The Burning Pain of Shingles
It’s well-known that once you’ve had chickenpox, you can’t get it again. What’s not as well-known, however, is that the virus that causes chickenpox, varicella-zoster, lies dormant in your nervous system for the rest of your life. The virus can then reactivate years later as shingles, often without warning.
The first sign that you may be suffering from shingles is an intense pain, often associated with a burning sensation, on one side of your abdomen. This pain will then be followed by a red rash and fluid-filled blisters a few days later. This rash is generally an individual strip down your side. Rarely, you may also experience a fever, headaches and fatigue. Although shingles is not life-threatening, dangerous complications are possible. If the pain from shingles lasts long after the rash has disappeared, the rash and blisters are in or around your eye or if you notice any facial paralysis, hearing problems or balance problems, you should see a doctor immediately.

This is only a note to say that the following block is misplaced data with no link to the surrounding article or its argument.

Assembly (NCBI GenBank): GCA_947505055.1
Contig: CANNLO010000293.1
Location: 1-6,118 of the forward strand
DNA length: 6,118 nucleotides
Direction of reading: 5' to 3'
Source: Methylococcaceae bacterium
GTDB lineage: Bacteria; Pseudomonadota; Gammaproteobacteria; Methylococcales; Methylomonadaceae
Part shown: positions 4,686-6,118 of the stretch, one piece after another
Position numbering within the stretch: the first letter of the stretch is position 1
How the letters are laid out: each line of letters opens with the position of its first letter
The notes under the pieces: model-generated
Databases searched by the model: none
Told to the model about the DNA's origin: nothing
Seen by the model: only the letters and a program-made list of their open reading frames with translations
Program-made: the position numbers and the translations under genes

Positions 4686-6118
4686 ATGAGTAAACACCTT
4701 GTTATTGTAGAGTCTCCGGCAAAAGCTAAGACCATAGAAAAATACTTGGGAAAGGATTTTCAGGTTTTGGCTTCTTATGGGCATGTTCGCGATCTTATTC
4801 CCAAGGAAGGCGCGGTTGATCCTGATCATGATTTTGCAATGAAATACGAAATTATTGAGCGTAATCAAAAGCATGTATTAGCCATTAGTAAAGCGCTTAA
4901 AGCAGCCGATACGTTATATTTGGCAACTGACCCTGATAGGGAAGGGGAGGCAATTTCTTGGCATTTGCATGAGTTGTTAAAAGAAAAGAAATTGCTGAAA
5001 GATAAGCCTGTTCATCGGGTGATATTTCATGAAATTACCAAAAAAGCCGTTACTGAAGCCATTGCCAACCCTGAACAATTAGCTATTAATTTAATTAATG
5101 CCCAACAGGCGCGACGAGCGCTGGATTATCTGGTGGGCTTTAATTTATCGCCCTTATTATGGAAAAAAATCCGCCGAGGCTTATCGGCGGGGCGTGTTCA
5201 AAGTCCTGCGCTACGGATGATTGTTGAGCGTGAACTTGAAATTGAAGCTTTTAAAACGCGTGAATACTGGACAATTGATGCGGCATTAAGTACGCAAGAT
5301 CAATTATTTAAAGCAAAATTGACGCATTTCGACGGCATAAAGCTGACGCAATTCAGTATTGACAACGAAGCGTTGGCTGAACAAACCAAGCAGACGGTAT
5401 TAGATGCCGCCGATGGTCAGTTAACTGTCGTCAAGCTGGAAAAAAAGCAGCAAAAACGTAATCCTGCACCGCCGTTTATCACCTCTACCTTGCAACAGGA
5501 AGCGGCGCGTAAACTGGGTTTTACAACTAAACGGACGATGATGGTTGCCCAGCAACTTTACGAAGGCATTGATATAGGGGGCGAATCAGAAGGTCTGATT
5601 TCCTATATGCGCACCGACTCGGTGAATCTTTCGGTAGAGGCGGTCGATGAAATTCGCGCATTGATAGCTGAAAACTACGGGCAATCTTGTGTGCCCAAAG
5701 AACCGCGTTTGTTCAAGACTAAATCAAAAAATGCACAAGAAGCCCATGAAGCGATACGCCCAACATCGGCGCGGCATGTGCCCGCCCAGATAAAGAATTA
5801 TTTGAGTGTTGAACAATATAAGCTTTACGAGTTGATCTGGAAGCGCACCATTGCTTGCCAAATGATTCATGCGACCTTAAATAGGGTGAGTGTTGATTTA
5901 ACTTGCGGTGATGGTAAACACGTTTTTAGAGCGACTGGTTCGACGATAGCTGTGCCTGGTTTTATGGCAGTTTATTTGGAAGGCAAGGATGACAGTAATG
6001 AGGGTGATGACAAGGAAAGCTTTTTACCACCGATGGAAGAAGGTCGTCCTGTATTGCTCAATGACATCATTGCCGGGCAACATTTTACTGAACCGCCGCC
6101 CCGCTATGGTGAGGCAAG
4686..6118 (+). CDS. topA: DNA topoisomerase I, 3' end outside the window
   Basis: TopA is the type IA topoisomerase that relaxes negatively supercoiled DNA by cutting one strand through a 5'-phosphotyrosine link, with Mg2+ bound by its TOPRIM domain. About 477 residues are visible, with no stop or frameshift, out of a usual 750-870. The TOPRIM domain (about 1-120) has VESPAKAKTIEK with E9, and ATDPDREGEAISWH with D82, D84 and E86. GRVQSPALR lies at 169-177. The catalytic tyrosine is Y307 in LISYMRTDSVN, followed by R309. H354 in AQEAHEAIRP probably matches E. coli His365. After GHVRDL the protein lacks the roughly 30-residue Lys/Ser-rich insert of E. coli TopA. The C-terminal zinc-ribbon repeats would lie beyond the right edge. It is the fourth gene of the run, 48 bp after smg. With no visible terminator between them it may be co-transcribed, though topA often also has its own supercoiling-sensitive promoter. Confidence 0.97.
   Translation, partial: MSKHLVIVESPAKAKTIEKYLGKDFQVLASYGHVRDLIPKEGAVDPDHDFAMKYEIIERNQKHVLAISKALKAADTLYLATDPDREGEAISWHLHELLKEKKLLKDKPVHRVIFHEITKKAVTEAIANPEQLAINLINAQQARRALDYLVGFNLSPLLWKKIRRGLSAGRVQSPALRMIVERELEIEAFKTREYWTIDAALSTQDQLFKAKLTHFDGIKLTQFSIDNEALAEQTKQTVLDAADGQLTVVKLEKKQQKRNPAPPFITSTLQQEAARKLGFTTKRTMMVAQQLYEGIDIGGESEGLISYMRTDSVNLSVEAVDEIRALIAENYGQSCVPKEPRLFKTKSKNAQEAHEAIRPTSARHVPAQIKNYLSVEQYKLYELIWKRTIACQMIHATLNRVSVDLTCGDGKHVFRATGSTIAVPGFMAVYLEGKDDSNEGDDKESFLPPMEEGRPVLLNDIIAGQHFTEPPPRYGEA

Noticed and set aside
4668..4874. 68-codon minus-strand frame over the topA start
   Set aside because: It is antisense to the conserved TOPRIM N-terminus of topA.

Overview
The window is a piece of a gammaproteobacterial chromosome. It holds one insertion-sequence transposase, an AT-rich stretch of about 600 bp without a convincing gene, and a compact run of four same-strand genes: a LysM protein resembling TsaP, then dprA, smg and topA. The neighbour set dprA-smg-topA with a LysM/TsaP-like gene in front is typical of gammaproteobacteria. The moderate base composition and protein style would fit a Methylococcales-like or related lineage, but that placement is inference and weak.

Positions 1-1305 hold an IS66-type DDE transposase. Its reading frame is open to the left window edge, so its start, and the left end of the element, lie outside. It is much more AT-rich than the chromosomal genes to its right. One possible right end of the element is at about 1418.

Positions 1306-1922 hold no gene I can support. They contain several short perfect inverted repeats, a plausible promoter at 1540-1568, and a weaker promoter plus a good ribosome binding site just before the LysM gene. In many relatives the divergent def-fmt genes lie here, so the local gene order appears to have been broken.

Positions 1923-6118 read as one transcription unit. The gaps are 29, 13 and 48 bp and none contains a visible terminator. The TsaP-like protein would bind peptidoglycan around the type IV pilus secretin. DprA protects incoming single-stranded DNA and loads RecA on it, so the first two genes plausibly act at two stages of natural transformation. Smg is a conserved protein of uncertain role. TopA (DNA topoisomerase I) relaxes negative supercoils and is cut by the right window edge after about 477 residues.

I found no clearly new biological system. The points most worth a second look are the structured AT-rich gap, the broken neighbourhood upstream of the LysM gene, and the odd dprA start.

Shingles is contagious, but only to those who have never had chickenpox. If they come in contact with someone suffering from shingles, they can catch the varicella-zoster virus and develop chickenpox. As long as your shingles rash is forming new blisters, you are contagious.
Most cases of shingles occur in people over 50 years of age, but there are other factors that can put you at greater risk. If you have any diseases that weaken your immune system, take medication that weakens your immune system, receive treatment for cancer or are taking a steroid regimen, you are more likely to develop shingles.
Currently, there is no cure for shingles. However, the use of antiviral drugs, if issued quickly after the appearance of symptoms, can help heal the rash more quickly and reduce your risk of complications.
If you need more serious help with skin issues or something else that is troubling your skin, we are here to help. Skin health is an important part of total body wellness. Schedule an appointment today with one of our board certified physicians to get your skin the care it needs so it can reach its fullest, healthiest potential.
Contact Knoxville Dermatology Group at 865.690.9467.